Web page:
According to the US Naval Observatory (http://aa.usno.navy.mil/data/docs/RS_OneYear.php), on this day the sun rose at 5:29 a.m. in Homer and will set at 20:42 or 8:42 p.m., which is nearly 15 hours of daylight, not including dawn and dusk. I don't need any website to tell me that things are changing--fast! Day by day, it is lighter out at night when I go to bed and bright enough in the mornings we don't need to turn on lights. I really appreciate those blackout blinds at this time of year (now until September) as I need some sort of signal that it is time to go to bed! Before we had blackout blinds installed in our bedroom, I would often get up at 5:30 a.m. in the summer and easily be going until midnight. When the sun is streaming into the room at 5:30 and if you didn't look at the clock you would think it is 10:30--the sleep cycles get all messed up!
The lethargy of winter gives way to a hyperactivity from here on out. Just as plants in Alaska sprout, bloom and die at a frenetic pace, so people seem to try to pack as much life and living into the 5 months of daylight. Last night at 9 p.m. Denver was bouncing around the house with too much energy so we told him to go out biking for an hour. Then we looked at the clock and realized he was supposed to be in bed in an hour. Whoops! We had no clue what time it was because it was so bright. We make jokes in Homer about mowing our lawns at 11 p.m. in the summer
because it's so light out and we really don't know what time it is. People are out and about doing all the things people do--just later.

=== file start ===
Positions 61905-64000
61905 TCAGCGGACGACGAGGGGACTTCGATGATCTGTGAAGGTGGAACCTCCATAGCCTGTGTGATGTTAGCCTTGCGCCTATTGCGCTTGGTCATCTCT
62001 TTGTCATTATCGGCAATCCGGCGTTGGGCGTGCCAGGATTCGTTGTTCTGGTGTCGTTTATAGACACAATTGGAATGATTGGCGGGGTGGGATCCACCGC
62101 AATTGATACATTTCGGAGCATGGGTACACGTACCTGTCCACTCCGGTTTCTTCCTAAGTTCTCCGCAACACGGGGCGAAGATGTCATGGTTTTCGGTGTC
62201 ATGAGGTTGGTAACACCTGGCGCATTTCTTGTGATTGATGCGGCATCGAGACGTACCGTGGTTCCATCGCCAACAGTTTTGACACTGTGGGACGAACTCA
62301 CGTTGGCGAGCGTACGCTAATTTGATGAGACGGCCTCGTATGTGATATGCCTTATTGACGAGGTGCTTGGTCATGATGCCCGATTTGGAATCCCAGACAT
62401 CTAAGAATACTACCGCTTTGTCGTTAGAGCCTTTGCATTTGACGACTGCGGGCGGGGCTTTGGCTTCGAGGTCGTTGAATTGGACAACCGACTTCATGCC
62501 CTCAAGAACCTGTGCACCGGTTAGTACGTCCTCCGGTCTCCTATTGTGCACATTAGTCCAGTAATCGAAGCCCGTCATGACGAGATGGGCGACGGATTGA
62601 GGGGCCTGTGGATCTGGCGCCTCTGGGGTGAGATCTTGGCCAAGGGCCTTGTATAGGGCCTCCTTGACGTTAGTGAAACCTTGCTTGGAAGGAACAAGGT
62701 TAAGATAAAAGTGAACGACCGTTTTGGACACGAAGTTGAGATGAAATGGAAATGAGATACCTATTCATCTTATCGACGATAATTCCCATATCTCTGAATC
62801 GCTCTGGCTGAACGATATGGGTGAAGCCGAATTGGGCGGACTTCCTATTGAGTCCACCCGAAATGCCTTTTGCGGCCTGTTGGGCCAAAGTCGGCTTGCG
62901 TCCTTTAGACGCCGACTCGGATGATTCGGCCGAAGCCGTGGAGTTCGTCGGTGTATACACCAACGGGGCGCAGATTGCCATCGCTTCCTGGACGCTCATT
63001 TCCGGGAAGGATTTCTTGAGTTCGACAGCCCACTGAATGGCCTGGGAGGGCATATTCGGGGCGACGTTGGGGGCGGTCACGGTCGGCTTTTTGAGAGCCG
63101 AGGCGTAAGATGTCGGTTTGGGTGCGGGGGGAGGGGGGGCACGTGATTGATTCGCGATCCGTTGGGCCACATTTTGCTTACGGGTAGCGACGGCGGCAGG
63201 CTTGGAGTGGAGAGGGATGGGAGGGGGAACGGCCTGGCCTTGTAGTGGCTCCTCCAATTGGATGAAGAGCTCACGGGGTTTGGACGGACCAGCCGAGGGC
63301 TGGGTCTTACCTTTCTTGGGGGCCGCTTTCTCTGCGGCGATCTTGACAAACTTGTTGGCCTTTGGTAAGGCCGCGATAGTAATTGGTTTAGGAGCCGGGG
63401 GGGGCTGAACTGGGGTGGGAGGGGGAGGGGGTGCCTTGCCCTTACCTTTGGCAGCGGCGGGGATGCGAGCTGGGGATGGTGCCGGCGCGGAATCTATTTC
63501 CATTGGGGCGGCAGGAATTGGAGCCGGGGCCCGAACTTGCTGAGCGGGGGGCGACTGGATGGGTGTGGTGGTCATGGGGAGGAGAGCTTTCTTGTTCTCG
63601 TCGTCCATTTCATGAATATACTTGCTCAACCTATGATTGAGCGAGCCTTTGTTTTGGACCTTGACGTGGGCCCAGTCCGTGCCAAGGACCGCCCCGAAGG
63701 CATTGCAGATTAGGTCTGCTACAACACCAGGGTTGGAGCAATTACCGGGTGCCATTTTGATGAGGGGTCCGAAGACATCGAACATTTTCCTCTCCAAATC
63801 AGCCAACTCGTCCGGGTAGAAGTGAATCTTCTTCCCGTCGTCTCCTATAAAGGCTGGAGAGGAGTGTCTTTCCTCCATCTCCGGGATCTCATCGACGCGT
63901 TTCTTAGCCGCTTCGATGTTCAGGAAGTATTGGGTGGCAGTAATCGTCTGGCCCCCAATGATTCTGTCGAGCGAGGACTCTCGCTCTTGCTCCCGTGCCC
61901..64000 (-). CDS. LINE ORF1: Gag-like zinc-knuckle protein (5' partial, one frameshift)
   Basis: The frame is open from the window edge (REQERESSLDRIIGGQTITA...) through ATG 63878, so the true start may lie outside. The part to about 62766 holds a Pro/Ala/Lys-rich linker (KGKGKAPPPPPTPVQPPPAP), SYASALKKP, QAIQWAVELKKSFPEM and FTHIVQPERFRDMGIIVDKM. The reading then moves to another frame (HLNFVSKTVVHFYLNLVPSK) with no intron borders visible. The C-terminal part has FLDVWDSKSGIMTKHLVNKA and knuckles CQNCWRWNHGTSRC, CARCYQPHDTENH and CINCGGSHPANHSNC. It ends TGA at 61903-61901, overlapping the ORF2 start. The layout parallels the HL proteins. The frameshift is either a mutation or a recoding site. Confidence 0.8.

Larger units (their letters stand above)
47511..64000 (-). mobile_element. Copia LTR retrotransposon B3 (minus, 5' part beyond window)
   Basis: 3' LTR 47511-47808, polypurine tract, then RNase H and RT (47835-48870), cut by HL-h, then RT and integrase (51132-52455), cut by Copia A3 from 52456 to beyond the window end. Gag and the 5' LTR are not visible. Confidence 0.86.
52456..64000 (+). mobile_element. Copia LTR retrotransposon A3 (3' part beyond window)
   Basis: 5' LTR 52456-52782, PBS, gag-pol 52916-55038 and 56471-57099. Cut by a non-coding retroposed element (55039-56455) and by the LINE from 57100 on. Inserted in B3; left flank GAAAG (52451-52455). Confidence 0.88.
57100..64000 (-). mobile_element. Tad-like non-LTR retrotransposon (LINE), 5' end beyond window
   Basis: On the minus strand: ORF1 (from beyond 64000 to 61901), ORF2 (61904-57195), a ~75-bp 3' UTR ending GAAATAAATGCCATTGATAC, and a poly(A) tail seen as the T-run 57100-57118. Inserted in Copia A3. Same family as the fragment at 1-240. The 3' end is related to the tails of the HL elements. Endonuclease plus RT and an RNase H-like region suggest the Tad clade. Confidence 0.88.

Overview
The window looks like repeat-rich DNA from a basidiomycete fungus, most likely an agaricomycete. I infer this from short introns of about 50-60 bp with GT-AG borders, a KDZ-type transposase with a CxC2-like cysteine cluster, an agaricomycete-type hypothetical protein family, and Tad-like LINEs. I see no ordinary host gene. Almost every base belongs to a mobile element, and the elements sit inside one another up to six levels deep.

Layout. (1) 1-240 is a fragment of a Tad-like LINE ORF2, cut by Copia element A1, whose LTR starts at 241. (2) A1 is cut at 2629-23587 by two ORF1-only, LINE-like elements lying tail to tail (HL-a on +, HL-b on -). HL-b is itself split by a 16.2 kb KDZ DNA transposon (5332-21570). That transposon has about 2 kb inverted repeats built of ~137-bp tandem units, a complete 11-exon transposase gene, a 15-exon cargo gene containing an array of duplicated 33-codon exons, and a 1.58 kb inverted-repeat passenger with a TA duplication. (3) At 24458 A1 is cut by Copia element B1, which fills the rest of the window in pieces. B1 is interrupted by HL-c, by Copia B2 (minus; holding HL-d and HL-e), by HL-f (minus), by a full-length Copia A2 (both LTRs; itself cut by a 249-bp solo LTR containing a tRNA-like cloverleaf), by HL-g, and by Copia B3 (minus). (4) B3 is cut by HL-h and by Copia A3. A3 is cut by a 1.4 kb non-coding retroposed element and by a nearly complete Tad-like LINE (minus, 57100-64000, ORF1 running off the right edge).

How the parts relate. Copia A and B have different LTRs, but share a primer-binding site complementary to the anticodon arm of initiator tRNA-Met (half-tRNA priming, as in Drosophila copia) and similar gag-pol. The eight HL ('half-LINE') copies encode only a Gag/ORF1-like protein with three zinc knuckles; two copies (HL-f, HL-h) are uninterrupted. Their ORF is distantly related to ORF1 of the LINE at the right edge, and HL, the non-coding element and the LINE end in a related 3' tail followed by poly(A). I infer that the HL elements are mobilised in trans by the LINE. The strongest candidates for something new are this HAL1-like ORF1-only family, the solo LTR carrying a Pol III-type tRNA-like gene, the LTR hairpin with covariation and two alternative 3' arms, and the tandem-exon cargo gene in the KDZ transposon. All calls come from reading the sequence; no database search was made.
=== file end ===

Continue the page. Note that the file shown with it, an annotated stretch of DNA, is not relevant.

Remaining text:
There are advantages to all this light: flashlights aren't something we worry about having when we go camping in the summer. Electricity bills go down substantially as the lights are hardly ever on in the house and the outdoor lights are not needed either. We can go for walks or hikes very early or late and be able to see the wildlife around us. Our lives become dictated by rhythms other than light.
What I miss most about having long days is that soon the stars will disappear and we won't see them again until September. I have wonderful memories of laying out on the lawn on summer nights watching for shooting stars streaking by and satellites blinking their way across the sky. If we had fireflies up here, I would miss that too as they would just seem like hovering bugs rather than lightning bugs. Fourth of July fireworks are shifted to New Years Eve fireworks for the same reason: it just doesn't get dark enough for an awesome effect. And huddling around a campfire when it is dark out is so much more cozy than huddling around one in the light. So there are tradeoffs to these long days of light.
I'll admit, I am already counting down to summer solstice when the days will start getting shorter. Two months to go of gloriously long, long days! It is so worth it when the days are sunny, and it makes up for the dark winters that sometimes feel like endless night.